Ok, finally have a day off here, and can answer some questions.
Currently, YS is still in a normal state of seismicity, even with multiple swarms occurring simultaneously in different parts of the caldera-
according to the YVO. I will pass on this link, and I suggest you guys bookmark it for future reference. Because at the end of the day, the YVO are
the people responsible.
If there is any activity worthy of note, it will be summarized in those activity reports.
Basically, seismic activity at Yellowstone is so high over the course of a year, that it would take some pretty serious events for the YVO to raise
the alert level from normal:
1) The discovery of volcanic tremor and/or long period events- which as far as I know have never ever been detected at Yellowstone. And let's hope we
never do detect them. But as with all active volcanoes, one must remain vigilant to insure that if and when tremor/LP does occur, we catch it as soon
as possible. This can potentially be a daunting task for some areas of the park where seismometers are sparse- particularly in the southwestern area.
MCID remains an isolated station, and those that follow my posts may know of the previous battles I've had with scientists over certain signatures I
keep detecting there- but that don't confirm on other stations.
2) A dramatic change in the rate of caldera uplift- or even subsidence.
3) A change in chemical composition and/or quantity of gasses coming from it- that would trend towards increased presence of magmatic melting, as
opposed to increasing crystallization.
4) A sudden increase in thermal signatures, indicating that more heat is present than before.
5) A marked increase in the magnitudes and frequency of swarming earthquakes. As others here have pointed out- when top magnitudes start reaching into
3's and 4's, that is not good. But even then scientists might not raise the alert level- unless along with them tremor/LP's were detected. If swarming
quakes starting reaching peak magnitudes into the 5's however, that would be a game changer.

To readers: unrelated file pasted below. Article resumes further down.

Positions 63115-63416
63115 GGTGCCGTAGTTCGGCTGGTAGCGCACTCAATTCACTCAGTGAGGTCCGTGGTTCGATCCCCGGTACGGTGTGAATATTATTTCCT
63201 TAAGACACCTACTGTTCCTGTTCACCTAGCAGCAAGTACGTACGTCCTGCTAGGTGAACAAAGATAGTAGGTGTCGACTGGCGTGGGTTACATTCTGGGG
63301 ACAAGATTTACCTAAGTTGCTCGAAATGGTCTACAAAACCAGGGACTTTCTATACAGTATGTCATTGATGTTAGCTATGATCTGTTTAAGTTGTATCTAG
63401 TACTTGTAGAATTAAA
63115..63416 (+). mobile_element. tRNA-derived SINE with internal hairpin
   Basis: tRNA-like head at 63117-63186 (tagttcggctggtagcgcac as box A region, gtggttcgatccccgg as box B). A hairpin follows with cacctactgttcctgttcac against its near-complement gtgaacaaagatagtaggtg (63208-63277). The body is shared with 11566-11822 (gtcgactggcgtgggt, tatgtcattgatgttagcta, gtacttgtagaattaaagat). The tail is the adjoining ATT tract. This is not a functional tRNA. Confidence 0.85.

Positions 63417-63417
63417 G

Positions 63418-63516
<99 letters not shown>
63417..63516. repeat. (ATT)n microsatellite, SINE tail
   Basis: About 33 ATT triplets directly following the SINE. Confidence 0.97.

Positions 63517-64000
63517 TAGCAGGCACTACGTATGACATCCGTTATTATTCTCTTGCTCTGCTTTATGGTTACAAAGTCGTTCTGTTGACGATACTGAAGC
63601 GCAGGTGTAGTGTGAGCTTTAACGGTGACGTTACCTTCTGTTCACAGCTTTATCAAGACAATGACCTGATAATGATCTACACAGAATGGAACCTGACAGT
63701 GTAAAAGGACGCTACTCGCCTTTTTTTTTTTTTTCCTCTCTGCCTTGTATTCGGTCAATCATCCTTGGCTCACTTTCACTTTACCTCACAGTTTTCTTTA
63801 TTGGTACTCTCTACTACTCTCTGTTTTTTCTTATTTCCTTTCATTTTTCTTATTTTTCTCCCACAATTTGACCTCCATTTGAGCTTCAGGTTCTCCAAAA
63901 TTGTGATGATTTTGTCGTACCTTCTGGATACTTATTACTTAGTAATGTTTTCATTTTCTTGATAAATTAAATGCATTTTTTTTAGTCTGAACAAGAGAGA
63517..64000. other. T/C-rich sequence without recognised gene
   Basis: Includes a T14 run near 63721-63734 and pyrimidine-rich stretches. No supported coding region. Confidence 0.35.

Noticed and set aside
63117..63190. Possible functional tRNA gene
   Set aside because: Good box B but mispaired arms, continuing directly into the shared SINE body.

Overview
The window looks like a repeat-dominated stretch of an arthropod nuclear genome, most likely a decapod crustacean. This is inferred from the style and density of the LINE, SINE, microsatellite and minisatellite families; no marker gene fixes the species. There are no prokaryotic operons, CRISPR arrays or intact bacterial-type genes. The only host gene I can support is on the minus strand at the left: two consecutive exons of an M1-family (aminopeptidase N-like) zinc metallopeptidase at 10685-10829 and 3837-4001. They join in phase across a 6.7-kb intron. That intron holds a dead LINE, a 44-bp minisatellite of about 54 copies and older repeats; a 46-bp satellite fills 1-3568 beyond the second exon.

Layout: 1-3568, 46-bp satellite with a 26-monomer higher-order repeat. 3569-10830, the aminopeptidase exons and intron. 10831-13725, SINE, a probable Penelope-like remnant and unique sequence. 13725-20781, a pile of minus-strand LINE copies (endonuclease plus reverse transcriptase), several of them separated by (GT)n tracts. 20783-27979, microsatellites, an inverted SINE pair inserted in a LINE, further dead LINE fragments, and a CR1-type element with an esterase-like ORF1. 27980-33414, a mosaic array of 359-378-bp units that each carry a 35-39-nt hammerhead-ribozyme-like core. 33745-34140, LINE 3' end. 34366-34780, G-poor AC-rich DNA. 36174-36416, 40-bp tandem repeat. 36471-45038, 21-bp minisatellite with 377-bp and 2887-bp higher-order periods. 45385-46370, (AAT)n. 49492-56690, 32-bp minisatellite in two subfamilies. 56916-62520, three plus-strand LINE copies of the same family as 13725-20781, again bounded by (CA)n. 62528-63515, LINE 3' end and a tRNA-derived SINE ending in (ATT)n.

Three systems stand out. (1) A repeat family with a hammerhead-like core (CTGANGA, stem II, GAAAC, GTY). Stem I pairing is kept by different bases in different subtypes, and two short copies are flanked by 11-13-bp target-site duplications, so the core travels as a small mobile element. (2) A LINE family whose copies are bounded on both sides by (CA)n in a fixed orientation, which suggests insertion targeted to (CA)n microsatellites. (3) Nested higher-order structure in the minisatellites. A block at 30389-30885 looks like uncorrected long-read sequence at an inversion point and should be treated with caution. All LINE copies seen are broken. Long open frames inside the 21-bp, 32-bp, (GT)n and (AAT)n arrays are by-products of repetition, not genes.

Monitoring YS is a careful balancing act, between all the factors that would point to an imminent eruption. The normal activity baseline has been
established over a lot years of watching it. My scientific contacts have expressed an interest in reporting swarms to them though, and so when one
starts and I detect it, I fire off an email note immediately after I see more than 15 events.
My primary interest is being watchful for tremor/LP's, during overnight hours when, as you can see from what happened here, the USGS and UU are not
reporting right away what is going on.
Yellowstone is not something we can ever take lightly. We must never become complacent with it, and allow the high seismic baseline to ever beat us
with a surprise BOOM out of nowhere. It is so huge that I take every single swarm very seriously, because you never know if that might be the one that
is the signal. No one can say if the current high seismic baseline might actually be part of the long ramp up to eruption- because no one was around
40,000 years ago to report what may have been near dead quiet. Because previous eruption cycles suggest that we may actually be in the eruption
timeline window for it NOW, we cannot afford to get complacent, even for a minute. Or EVER. And so I watch. And so I report.
ETA: The activity of this recent multiple swarm episode appears to be over for the moment- or we could be in a lull. Dunno. Gotta keep
edit on Sat Sep 14th 2013 by TrueAmerican because: (no reason given)